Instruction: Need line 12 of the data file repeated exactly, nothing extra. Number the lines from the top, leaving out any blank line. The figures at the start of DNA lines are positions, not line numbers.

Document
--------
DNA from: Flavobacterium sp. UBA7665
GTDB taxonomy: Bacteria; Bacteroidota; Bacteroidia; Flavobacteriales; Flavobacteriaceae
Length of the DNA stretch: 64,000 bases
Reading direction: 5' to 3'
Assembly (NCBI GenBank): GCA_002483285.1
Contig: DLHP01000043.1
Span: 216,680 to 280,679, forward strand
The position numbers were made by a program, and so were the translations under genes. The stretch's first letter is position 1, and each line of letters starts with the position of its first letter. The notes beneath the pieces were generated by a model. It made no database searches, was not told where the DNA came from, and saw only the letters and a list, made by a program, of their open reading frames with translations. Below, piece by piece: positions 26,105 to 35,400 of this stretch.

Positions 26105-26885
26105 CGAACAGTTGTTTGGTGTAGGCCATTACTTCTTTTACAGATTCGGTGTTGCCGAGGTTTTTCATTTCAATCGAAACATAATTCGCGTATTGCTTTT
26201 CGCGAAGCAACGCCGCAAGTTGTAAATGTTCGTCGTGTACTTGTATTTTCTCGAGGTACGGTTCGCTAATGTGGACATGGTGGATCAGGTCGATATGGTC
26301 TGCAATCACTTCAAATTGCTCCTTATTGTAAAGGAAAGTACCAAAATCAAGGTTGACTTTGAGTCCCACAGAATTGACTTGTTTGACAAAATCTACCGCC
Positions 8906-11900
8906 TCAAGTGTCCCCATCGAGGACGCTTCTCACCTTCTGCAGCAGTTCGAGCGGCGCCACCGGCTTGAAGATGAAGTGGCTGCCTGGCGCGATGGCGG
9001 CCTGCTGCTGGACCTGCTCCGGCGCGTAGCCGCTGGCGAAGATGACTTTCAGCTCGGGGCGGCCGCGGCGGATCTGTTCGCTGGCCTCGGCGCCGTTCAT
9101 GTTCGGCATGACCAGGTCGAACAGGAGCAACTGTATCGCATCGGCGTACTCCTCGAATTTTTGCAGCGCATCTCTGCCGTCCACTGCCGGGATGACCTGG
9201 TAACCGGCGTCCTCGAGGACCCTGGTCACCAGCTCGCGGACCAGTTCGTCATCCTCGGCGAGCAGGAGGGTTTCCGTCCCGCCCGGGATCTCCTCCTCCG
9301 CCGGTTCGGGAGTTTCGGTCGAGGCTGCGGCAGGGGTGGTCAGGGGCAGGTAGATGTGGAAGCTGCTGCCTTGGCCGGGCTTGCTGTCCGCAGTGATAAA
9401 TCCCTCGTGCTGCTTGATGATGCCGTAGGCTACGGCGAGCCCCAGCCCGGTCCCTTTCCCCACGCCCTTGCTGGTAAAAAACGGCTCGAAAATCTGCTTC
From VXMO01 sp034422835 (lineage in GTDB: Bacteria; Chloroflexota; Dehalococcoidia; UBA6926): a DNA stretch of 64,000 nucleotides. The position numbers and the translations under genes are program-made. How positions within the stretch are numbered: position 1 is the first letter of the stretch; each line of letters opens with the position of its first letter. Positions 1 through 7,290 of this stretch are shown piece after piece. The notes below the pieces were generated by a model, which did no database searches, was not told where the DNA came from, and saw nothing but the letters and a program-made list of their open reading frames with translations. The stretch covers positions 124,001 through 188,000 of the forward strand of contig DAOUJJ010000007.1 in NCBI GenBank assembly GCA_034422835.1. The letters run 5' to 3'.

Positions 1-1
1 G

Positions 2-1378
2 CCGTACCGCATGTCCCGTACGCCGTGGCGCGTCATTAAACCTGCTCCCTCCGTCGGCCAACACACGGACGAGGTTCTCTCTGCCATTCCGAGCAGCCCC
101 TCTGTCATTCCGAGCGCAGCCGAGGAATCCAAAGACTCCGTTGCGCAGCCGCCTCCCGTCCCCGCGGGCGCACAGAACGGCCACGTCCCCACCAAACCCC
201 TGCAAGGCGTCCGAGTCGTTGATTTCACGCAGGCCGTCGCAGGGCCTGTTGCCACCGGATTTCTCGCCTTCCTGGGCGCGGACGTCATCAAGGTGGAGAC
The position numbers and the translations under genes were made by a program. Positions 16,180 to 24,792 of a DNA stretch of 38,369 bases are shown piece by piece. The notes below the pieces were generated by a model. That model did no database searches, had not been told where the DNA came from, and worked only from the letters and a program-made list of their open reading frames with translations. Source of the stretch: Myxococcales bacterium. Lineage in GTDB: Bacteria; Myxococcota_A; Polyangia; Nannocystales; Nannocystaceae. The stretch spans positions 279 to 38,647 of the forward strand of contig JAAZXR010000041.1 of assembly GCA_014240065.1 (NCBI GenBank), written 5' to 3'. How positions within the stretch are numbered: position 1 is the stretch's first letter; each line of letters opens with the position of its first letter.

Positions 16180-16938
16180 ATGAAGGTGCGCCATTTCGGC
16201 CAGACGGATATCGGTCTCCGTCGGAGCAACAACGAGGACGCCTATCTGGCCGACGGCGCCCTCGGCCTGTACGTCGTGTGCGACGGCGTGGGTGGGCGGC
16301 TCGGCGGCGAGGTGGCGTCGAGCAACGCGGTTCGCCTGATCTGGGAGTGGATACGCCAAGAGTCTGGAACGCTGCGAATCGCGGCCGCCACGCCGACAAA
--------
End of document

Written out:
26301 TGCAATCACTTCAAATTGCTCCTTATTGTAAAGGAAAGTACCAAAATCAAGGTTGACTTTGAGTCCCACAGAATTGACTTGTTTGACAAAATCTACCGCC